They say there’s two things you learn in a co-op program. What you love to do, and what you don’t love to do. In my co-op experience, I learned almost exclusively the latter.
My first placement was particularly brutal. I was a freshman Chemical Engineering student and didn’t have much work experience, so just finding a job was difficult. It wasn’t until a week after the co-op term had officially started that I landed a placement. The position involved helping out with a student design team at the university that built experimental eco-friendly vehicles. It was an unpaid position and wasn’t really in my area of interest, but I was desperate, so I took the job.
The following four months were some of the most frustrating of my life.
I wasn’t remotely qualified for any of the mechanical or electrical work the team did. I had never been much of a car person and they didn’t have much time to train me. This led to quite a few awkward situations where they needed something done and I was available yet completely incapable of helping.
I was better at the administrative side of things, but the expectations of me on that front were not communicated particularly well, and my superiors—who were mostly masters students—didn’t do a great job of giving me the knowledge and tools I needed to succeed. To be honest, I wasted a lot of time that summer.
I eventually made it through, and I at least had the comfort of knowing that no one was out any money for all those wasted hours. Still, it was hardly what I wanted out of a co-op term, and the fact that I got no money out of it only added insult to injury. I learned what I really didn’t want to spend my life doing, and that’s about it.
Years later, after discovering FEE and the Mises Institute and becoming enamored with economics, I thought back on that summer and realized something. The fact that I had to take an unpaid internship was probably a direct result of the minimum wage.
How so? Because the minimum wage prevented me from getting a paid position in the weeks leading up to my moment of desperation, which I almost certainly could have gotten if I had been allowed to accept a lower pay.
In a counterfactual world without the minimum wage, there would have been probably dozens more paid jobs to apply for in the lead up to the co-op term. They would pay a bit less, of course, but at least the opportunities would exist. More experienced students would go for the higher paying roles, and less experienced students such as myself would have been able to take the lower paying jobs. I wouldn’t have been forced to take an unpaid internship because there would have been more than enough paid jobs to go around.
But what actually happened is that the inexperienced students had to compete with the upper-years for high paying positions. When many of us inevitably lost that competition, we had no choice but to accept unpaid internships or else go unemployed for that co-op term. Low-paying opportunities were never available to us because the government wouldn’t allow them.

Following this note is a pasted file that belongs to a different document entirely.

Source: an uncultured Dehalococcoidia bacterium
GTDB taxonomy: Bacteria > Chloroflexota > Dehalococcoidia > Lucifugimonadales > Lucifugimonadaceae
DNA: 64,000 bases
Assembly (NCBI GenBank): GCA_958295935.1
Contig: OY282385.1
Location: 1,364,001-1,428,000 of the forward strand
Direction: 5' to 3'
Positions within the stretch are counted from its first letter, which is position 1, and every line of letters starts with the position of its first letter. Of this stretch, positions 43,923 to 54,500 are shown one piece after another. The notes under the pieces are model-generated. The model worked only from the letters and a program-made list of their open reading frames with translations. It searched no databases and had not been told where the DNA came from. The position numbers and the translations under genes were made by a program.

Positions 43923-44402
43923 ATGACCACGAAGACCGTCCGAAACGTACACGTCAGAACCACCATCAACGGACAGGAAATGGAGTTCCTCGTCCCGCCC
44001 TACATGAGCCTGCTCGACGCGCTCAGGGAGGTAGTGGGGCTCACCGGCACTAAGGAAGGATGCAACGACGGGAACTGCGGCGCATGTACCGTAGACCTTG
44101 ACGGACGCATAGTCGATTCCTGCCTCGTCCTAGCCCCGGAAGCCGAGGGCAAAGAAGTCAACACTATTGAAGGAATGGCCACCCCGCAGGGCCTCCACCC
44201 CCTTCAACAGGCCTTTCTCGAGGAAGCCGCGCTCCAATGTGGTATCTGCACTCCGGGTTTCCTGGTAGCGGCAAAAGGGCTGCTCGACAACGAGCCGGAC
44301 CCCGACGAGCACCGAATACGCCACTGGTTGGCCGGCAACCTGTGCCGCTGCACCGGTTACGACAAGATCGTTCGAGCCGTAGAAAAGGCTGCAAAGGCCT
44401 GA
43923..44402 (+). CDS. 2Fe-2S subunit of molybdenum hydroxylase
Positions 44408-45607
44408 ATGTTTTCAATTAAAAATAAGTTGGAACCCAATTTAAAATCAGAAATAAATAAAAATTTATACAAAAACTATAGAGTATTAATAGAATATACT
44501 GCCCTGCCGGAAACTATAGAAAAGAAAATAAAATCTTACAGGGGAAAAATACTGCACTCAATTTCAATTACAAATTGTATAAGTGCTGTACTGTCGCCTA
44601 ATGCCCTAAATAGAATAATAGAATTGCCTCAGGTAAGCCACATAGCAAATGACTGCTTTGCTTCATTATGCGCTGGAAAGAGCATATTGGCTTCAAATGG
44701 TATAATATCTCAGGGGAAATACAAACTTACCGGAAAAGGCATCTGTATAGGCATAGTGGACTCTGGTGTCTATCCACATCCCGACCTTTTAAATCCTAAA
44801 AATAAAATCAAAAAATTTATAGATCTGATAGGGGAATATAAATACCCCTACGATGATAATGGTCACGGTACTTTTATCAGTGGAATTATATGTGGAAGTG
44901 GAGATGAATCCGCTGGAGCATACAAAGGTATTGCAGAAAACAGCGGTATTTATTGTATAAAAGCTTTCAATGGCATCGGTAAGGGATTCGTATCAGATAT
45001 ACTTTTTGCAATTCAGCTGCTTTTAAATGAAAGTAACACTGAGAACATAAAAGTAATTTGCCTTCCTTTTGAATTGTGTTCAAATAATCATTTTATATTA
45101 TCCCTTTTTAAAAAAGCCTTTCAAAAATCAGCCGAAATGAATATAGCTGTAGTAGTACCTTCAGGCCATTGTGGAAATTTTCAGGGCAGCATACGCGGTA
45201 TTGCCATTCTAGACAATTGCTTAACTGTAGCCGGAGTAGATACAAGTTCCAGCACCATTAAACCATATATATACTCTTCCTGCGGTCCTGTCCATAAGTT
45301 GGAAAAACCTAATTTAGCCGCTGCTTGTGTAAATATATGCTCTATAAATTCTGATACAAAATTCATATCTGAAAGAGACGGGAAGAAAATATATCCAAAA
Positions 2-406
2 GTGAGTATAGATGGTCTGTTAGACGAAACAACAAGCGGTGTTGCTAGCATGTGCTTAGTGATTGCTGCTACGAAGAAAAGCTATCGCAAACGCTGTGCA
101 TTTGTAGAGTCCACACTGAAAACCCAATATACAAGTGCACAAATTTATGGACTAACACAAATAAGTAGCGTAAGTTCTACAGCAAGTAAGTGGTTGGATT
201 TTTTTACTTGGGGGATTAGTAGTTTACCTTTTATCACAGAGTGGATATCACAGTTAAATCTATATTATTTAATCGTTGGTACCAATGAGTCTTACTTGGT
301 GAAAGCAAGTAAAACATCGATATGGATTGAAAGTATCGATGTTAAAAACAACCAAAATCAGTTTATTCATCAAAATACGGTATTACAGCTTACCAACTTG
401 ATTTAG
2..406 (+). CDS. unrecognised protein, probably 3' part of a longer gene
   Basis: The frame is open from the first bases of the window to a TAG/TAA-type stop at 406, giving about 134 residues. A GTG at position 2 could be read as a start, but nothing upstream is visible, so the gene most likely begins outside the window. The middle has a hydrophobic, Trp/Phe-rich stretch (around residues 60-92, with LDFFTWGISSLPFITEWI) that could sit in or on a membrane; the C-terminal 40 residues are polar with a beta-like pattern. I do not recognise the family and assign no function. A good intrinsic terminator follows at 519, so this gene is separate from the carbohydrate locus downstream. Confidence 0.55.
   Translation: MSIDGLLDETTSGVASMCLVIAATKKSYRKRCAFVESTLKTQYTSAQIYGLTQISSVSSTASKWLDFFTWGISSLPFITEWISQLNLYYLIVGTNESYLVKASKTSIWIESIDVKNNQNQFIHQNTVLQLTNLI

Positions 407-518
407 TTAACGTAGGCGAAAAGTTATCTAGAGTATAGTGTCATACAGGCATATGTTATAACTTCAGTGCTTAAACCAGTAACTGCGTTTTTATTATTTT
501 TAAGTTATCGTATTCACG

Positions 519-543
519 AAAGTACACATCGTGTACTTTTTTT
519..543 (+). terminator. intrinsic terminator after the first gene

We don’t normally think of the minimum wage as a prohibition, but that’s precisely what it is. “The minimum wage law provides no jobs,” the economist Murray Rothbard once noted. “It only outlaws them; and outlawed jobs are the inevitable result.”
It’s tempting to think that wages can just be increased through legislation. But that’s not how the world works. Employers will only pay as much as a worker is productive. If a low-skilled worker isn’t all that productive, and a minimum wage law requires the employer to pay more than the value the worker produces, the worker simply won’t be hired. The low-paying job that would otherwise exist is prohibited because it doesn’t pay enough. Rather than getting the minimum wage, the worker is pushed out of a job altogether.
“You cannot make a man worth a given amount by making it illegal for anyone to offer him anything less,” Henry Hazlitt wrote in Economics in One Lesson. “You merely deprive him of the right to earn the amount that his abilities and situation would permit him to earn.” That’s exactly what happened to me on that co-op term. I was deprived of the right to earn a modest income, and the result was that I earned nothing.
This is detrimental for both employers and workers. It clearly hurts employers who want to hire cheap labor, but it also hurts workers like me who would like to take those jobs. Sure, it’s no fun accepting a low wage position, but I’d rather that than not be paid at all. And for many young workers, those are the only realistic alternatives.
This is creating a massive problem for young people. As a direct result of the minimum wage, they are being forced to either take unpaid internships or just spend months at home job searching. If you are a young person desperately looking for a paid position and unable to find one, this is a big reason why. Countless entry-level positions are forbidden because of this rule, even though many young workers would gladly take them.
To sum up, you do not help a worker when you take away their best options. You only make their life harder. The minimum wage is a prohibition that mostly hurts workers, especially those who lack experience or connections and have fewer skills. It takes people facing a bad situation—a low paying job—and makes it worse by taking even that opportunity away from them, leaving them with nothing but unpaid internships and unemployment. That’s what happened to me, and that’s what is happening to thousands of young people every day.
It’s too late to change my co-op experience. But it’s not too late for the next generation.
This article was adapted from an issue of the FEE Daily email newsletter. Click here to sign up and get free-market news and analysis like this in your inbox every weekday.
Content syndicated from Fee.org (FEE) under Creative Commons license.
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